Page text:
One of the deepest and brightest Woodwind Wizards of the 20th century recorded his seminal album, The Inflated Tear, for Atlantic Records 50 years ago today in New York City.  It includes his elegy for himself “Black and Crazy Blues” and his rendition of “Creole Love Call” as a soulful heartfelt tribute to Duke Ellington.  I discovered the one-and-only Rahsaan Roland Kirk back in 7th grade when I was a budding jazz reed aspirant playing clarinet, saxophone and flute, listening and practicing voraciously: digesting large quantities of Zappa, Jethro Tull, Pink Floyd, John Coltrane, Branford Marsalis, Chuck Berry, Zamfir, the Supremes, the Four Tops and—then this crazy dude walks into my cassette collection talking about dreams, playing multiple mutated saxophones all at once, circular breathing, playing more gospel-blues-soul-jazz-avant-cosmic-dream music with half of his left pinky than most musicians ever get to look for in a lifetime.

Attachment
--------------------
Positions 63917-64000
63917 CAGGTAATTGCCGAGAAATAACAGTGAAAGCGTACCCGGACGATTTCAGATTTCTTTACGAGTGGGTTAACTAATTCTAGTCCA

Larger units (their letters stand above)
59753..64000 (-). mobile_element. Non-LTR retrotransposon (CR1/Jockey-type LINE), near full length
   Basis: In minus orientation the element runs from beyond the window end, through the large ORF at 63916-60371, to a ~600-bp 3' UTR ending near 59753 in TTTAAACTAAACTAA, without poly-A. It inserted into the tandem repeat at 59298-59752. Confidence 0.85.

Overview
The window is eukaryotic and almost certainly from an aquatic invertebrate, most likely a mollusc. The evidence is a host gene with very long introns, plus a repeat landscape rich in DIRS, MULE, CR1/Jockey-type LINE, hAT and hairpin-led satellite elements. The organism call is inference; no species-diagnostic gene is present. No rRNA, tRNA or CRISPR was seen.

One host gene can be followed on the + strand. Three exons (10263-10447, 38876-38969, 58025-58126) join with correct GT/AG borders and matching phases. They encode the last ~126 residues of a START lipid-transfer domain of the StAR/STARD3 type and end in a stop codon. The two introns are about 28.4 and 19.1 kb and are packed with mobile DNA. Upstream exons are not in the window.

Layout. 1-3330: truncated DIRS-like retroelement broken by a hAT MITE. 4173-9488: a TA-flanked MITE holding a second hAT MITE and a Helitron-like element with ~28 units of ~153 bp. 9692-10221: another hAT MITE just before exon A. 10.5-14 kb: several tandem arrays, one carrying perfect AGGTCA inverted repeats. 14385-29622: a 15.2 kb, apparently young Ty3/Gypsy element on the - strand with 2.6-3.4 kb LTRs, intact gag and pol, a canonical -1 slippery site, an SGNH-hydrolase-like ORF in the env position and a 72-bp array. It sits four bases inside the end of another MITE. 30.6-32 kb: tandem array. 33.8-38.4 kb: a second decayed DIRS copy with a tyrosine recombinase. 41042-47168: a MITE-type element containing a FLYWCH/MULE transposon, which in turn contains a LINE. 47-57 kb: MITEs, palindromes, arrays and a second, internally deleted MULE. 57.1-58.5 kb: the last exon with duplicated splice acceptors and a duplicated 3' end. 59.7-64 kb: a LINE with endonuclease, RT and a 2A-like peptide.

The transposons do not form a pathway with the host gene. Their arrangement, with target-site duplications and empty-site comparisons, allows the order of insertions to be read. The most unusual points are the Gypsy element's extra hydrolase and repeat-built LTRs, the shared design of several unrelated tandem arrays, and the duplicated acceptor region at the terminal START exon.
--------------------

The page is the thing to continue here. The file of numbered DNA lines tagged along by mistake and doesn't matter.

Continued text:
God bless you brother Rahsaan: we have the same birthday, 39 years apart.  You died in the town in which I went to music school, and that my family lives in now.  And actually that day you left Earth was 2 days after my sweetheart was born in 1977.  And half-century ago today you recorded one of the best examples of woodwind wizardry and metajazz that any of us could have asked for: black classical music, as you called it.  As you prophesied, your inflated tear has burst and I, for one, am caught up in it.  More today than ever.  Thank you for visiting our planet for 42 years, setting a new precedent for what is music and woodwind performance, and I know you are still dialing in all those vibrations for us even though we can’t see you.  Except in dreams: catch you later.

“Jazz music is the motivation of everything that goes on in this country.”
-Rahsaan Roland Kirk